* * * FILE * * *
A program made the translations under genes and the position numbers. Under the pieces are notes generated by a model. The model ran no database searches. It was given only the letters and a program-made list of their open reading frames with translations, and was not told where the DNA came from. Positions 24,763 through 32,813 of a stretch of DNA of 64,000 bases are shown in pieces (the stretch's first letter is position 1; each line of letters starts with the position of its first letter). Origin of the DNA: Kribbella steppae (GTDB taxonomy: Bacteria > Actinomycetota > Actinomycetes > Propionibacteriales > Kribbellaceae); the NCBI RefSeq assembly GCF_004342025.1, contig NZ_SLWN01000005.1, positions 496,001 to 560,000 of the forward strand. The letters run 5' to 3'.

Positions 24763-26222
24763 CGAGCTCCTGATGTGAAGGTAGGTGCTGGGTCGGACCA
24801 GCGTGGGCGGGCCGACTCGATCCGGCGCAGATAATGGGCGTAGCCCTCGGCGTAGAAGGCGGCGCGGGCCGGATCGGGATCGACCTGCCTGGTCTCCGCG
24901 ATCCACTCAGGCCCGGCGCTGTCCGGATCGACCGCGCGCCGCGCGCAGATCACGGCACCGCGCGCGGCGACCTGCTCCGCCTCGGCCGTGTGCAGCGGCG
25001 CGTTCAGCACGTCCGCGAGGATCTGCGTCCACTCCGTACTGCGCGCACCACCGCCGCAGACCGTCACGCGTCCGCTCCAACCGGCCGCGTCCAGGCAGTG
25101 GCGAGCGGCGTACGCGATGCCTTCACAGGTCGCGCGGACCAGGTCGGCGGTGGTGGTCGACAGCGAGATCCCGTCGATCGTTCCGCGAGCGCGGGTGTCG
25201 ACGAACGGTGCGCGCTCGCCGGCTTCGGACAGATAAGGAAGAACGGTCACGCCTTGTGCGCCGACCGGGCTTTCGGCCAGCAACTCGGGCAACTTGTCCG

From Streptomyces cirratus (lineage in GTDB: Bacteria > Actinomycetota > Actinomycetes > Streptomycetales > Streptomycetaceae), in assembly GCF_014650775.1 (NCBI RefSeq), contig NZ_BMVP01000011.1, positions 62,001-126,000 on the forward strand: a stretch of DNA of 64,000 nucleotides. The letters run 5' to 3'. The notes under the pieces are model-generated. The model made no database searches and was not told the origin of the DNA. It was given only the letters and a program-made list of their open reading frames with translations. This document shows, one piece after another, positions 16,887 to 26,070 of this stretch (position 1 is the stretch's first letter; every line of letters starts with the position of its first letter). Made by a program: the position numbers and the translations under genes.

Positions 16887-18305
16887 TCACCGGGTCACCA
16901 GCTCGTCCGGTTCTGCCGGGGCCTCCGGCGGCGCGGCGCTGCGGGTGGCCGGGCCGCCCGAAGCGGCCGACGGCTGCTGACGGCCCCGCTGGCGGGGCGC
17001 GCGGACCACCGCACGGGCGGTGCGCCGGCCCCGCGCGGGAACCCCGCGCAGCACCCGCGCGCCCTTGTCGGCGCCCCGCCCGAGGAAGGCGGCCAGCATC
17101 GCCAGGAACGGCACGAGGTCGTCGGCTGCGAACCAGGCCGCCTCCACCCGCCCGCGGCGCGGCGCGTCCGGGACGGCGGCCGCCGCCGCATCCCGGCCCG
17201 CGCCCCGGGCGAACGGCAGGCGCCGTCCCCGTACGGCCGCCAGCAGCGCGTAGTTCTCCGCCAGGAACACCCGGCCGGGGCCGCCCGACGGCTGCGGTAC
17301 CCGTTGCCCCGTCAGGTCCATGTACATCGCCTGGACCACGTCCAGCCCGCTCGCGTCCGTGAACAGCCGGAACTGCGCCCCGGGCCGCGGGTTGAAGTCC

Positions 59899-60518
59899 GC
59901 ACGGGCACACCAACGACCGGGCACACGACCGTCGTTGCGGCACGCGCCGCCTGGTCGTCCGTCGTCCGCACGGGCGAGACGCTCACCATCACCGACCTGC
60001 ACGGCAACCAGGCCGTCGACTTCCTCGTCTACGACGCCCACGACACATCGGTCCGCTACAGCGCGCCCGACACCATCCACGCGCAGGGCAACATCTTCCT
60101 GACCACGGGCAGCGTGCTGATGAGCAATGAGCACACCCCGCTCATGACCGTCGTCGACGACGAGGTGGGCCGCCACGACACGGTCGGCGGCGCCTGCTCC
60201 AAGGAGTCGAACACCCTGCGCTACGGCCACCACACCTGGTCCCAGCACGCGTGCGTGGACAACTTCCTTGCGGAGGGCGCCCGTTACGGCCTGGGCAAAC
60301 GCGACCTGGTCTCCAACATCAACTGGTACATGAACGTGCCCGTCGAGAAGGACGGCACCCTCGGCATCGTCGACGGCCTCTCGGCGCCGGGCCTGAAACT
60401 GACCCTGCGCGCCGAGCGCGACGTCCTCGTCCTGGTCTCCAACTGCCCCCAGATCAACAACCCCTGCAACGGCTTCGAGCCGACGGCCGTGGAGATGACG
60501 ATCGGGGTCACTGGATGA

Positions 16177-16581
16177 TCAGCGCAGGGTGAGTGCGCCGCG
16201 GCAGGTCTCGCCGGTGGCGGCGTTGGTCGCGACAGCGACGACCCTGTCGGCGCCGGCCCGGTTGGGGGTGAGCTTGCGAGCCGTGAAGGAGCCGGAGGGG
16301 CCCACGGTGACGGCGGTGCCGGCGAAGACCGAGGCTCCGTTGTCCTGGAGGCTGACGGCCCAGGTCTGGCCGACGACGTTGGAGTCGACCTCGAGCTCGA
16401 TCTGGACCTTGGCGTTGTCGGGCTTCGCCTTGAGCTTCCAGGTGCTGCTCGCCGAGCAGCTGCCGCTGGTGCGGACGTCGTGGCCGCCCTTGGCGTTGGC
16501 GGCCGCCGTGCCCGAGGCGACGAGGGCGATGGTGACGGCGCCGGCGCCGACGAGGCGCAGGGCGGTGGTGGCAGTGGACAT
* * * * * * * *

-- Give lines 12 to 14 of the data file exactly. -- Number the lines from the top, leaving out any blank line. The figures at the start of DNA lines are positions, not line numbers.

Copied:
16901 GCTCGTCCGGTTCTGCCGGGGCCTCCGGCGGCGCGGCGCTGCGGGTGGCCGGGCCGCCCGAAGCGGCCGACGGCTGCTGACGGCCCCGCTGGCGGGGCGC
17001 GCGGACCACCGCACGGGCGGTGCGCCGGCCCCGCGCGGGAACCCCGCGCAGCACCCGCGCGCCCTTGTCGGCGCCCCGCCCGAGGAAGGCGGCCAGCATC
17101 GCCAGGAACGGCACGAGGTCGTCGGCTGCGAACCAGGCCGCCTCCACCCGCCCGCGGCGCGGCGCGTCCGGGACGGCGGCCGCCGCCGCATCCCGGCCCG